A Survey on the Duration of Leakage and Patient Perceived Bottlenecks to Seeking Fistula Treatment in Uganda

  • Asiimwe Ian Shane Hoima Regional Referral Hospital
  • Matovu Alphonsus Mubende Regional Referral Hospital, Uganda

Abstract

Aims: Uganda still has high fi stula burden with 75000-100000 women still living with obstetric fi stula and yet new cases are being formed. The ministry of health together with supporting partners established regional treatment centers among which includes Hoima and Mubende regional referral hospitals. This aimed to assess the duration of leaking urine and patient perceived reasons for delay to seek repair among genitourinary fi stula mothers who presented in fi stula camps at Mubende and Hoima fi stula treatment centers.


Methods: This was a retrospective study in which qualitative and quantitative data was collected from standardized patient records of patient chats and registers fi lled by fi stula surgeons.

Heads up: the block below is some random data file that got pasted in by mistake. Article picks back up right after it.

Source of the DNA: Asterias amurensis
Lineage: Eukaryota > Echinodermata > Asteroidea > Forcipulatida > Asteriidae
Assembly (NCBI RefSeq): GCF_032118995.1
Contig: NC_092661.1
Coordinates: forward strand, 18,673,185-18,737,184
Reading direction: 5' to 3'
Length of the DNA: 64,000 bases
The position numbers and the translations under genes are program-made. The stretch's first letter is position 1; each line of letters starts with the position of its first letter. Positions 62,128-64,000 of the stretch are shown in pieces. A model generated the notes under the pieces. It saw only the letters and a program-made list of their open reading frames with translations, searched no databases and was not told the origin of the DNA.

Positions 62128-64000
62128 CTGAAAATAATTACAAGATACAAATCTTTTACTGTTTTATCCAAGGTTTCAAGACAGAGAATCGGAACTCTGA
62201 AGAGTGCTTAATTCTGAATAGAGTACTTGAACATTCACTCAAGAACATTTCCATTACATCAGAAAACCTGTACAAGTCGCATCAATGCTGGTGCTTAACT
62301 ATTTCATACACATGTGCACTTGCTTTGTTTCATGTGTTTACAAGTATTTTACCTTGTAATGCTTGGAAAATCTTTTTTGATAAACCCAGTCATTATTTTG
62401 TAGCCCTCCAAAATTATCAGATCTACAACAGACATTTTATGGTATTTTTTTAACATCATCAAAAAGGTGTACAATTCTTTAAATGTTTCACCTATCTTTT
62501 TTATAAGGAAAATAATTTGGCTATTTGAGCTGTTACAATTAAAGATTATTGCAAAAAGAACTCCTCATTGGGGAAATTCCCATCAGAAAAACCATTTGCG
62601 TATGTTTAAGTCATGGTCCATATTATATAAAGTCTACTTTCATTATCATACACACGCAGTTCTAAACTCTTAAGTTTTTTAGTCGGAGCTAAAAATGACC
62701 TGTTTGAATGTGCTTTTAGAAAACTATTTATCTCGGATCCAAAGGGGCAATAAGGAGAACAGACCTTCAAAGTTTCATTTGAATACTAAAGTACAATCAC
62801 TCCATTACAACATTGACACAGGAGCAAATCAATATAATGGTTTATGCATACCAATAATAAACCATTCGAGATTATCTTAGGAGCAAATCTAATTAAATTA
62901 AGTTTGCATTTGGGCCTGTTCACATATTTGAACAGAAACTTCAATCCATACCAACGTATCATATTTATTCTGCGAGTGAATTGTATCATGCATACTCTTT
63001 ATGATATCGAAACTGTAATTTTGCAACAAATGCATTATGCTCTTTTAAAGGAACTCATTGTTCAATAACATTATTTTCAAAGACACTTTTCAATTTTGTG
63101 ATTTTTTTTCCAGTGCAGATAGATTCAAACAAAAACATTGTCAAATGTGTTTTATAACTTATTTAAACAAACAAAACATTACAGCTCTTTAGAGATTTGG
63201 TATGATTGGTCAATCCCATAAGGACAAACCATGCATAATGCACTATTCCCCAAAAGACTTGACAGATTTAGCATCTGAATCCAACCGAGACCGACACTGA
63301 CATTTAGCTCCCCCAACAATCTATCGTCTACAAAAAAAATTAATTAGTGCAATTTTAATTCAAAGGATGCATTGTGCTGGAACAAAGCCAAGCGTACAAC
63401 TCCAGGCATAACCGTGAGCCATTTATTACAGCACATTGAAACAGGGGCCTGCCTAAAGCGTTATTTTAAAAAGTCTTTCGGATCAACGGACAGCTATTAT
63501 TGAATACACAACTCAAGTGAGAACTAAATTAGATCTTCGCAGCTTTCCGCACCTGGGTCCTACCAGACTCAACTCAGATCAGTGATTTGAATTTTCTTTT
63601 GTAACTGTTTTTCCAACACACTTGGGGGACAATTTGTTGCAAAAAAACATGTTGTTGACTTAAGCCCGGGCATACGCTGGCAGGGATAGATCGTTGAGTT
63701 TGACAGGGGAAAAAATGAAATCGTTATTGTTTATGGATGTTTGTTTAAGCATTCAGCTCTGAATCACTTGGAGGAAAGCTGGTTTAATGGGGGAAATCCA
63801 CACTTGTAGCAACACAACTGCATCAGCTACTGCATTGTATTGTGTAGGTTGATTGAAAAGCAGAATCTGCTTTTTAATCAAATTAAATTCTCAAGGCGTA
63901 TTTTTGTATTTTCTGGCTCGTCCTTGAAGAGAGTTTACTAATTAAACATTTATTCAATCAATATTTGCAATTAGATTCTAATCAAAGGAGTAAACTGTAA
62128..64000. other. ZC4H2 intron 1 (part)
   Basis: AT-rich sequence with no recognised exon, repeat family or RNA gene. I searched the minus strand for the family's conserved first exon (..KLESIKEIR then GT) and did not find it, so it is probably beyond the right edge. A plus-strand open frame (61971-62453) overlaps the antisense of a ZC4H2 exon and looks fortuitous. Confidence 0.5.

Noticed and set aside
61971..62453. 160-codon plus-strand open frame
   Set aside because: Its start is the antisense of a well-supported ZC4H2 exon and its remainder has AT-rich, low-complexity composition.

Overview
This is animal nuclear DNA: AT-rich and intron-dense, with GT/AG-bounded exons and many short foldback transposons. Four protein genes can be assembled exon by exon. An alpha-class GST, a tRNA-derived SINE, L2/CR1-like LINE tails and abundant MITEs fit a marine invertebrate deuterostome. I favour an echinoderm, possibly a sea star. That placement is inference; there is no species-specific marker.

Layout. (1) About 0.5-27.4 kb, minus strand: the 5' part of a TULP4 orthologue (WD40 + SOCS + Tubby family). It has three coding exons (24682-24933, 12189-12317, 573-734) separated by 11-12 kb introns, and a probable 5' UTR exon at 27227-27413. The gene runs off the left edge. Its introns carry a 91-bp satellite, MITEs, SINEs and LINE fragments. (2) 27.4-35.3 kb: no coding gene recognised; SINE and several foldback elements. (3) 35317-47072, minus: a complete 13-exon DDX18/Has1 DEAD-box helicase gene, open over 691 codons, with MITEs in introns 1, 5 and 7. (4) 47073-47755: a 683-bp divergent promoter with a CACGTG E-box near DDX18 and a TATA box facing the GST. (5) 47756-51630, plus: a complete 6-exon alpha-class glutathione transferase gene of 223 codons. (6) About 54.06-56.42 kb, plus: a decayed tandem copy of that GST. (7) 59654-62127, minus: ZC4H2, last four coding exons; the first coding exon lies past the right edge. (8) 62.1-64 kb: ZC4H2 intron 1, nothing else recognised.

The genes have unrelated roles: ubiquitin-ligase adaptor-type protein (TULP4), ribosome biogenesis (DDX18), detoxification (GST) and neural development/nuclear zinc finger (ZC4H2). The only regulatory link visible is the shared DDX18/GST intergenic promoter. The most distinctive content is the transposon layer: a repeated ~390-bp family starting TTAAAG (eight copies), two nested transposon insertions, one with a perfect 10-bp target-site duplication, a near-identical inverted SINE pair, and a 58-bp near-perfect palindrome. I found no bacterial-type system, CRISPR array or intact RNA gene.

Results : We had a total of 125 mothers from 19 districts and of age between 16 to 72 years with genitourinary fi stula operated. The majority (47.4%) of the clients were 25 years or less, of low parity with 41 % (para 1+0) and without formal employment. Only 59.5% of the clients presented within one year from the time they developed the fi stula. Among the patient perceived bottlenecks are the perception that fi stulas are only treated during camps, lack of money, ill health resulting from diffi cult labour and lack of awareness that the bladder can be repaired.


Conclusions: With the low turn up of mothers seeking repair, there is need to reduce leaking time and lessen suffering of obstetric fi stula patients by creating more awareness, promoting routine repairs and continued fi nancial support to care for fi stula clients.


Keywords: leaking urine, obstetric fi stula, repair of fi stula.

Published
Jan 21, 2019
How to Cite
IAN SHANE, Asiimwe; ALPHONSUS, Matovu. A Survey on the Duration of Leakage and Patient Perceived Bottlenecks to Seeking Fistula Treatment in Uganda. Nepal Journal of Obstetrics and Gynaecology, [S.l.], v. 13, n. 2, p. 32-34, jan. 2019. ISSN 1999-8546. Available at: <http://njog.org.np/njog/index.php/njog/article/view/951>. Date accessed: 21 feb. 2019.
Section
Original Articles